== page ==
Tuesday, July 23, 2013

Insurance Contracts Under Oman Law - No Payment, No Cover?

Previous posts have dealt with the relevant regulations relating to the conduct of insurance business in the Sultanate of Oman.

The terms of the actual contracts of insurance entered into require specific consideration, particularly with regard to liability in circumstances of non-performance of those terms and subsequent termination.

A contract of adhesion

Under Oman law such contracts are deemed to be “contracts of adhesion”: those in which one party to the contract (namely the insurance company) is considered to have the strongest bargaining power of the two, usually setting the terms of the contract/policy with little or no room for negotiation or changes to be made by the insured.  The law provides a safeguard in such situations allowing the courts to amend the terms and conditions, or relieve the adhering party from them, according to the requirements of justice.  This is particularly so where the ‘weaker’ party is an individual.

The parties entering into contracts of adhesion are not entitled to ‘contract out’ of such overriding legal principles, any term in the agreement to the contrary being considered null and void.  As such, it is important for both parties, the insurer and the insured, to understand their rights and obligations in relation to insurance contracts and those terms of the contract which are likely to be upheld and those which are not.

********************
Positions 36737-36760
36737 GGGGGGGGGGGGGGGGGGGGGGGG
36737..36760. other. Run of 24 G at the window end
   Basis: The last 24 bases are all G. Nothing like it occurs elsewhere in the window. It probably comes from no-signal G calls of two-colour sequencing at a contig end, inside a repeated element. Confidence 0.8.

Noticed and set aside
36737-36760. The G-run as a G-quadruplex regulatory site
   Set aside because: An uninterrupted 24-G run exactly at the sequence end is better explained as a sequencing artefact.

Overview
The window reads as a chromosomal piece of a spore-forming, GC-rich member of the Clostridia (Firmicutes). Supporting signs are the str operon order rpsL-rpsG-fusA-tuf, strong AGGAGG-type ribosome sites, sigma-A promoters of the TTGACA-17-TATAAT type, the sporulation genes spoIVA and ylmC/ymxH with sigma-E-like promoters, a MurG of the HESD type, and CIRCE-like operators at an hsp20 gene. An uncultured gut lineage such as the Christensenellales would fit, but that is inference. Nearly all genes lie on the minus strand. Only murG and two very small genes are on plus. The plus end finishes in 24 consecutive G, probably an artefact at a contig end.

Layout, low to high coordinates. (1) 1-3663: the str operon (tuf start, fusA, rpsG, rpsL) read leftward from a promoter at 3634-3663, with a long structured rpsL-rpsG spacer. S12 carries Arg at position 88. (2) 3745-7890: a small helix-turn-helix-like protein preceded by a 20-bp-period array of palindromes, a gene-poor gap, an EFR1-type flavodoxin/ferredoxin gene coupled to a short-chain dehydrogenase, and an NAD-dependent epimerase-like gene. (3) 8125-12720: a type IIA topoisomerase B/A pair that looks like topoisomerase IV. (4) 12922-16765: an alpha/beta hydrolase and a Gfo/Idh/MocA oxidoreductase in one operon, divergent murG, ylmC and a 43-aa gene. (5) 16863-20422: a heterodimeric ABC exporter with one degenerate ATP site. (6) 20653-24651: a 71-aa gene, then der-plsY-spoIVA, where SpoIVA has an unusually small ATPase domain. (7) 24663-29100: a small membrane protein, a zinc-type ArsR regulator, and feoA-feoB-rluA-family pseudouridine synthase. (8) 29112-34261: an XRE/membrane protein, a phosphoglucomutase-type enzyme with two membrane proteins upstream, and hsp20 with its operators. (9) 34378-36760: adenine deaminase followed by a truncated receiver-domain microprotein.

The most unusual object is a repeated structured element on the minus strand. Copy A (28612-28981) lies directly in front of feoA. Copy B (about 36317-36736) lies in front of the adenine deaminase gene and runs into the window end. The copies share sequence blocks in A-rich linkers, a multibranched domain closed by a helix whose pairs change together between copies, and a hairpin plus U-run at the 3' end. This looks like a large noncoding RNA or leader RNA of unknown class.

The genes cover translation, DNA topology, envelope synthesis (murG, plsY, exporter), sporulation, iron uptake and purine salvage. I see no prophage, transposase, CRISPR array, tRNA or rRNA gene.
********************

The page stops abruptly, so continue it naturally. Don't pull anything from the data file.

Non-performance and subsequent termination

An important issue concerns the performance of such obligations by the parties and their right to terminate the insurance contract.  This is particularly so in relation to the failure of the insured to pay the insurance premium and the making of a subsequent claim under such circumstances.

In the absence of specific legislation, the position would seem to be that in order for an insurance company to rely on the fact that no premium was paid (and so negating its obligation to provide cover for any subsequent incident), the insurance company must provide specific notice to the insured of the suspension of the policy and the outcome of such a suspension.

In 1996 the Commercial Court gave a judgment in Case No. 888/95, the content of which set out the procedure required for the insurer to be able to rely on a policy having lapsed for the non-payment of the premium required in order to lawfully refuse to pay compensation.  The court stated as follows (as translated):

“Non-payment of the premium or the delay thereof does not mean that the contract is lapsed.  The insurer may, however, notify in writing the insured and set out the outstanding amount of the premium and its due date.  Such letters should mention that failure of such payment within 30 days of the acknowledgment of receipt of the letter will lead to the suspension of the policy and, if after ten days thereafter the premium has not been received, the contract will be void.  If any claim was filed during the suspension, the insurer will not be liable for it and will resume the insurance coverage only after the premium has been paid.  If no notification is made, the insurer will still be obliged to perform his duties set out under the contract.”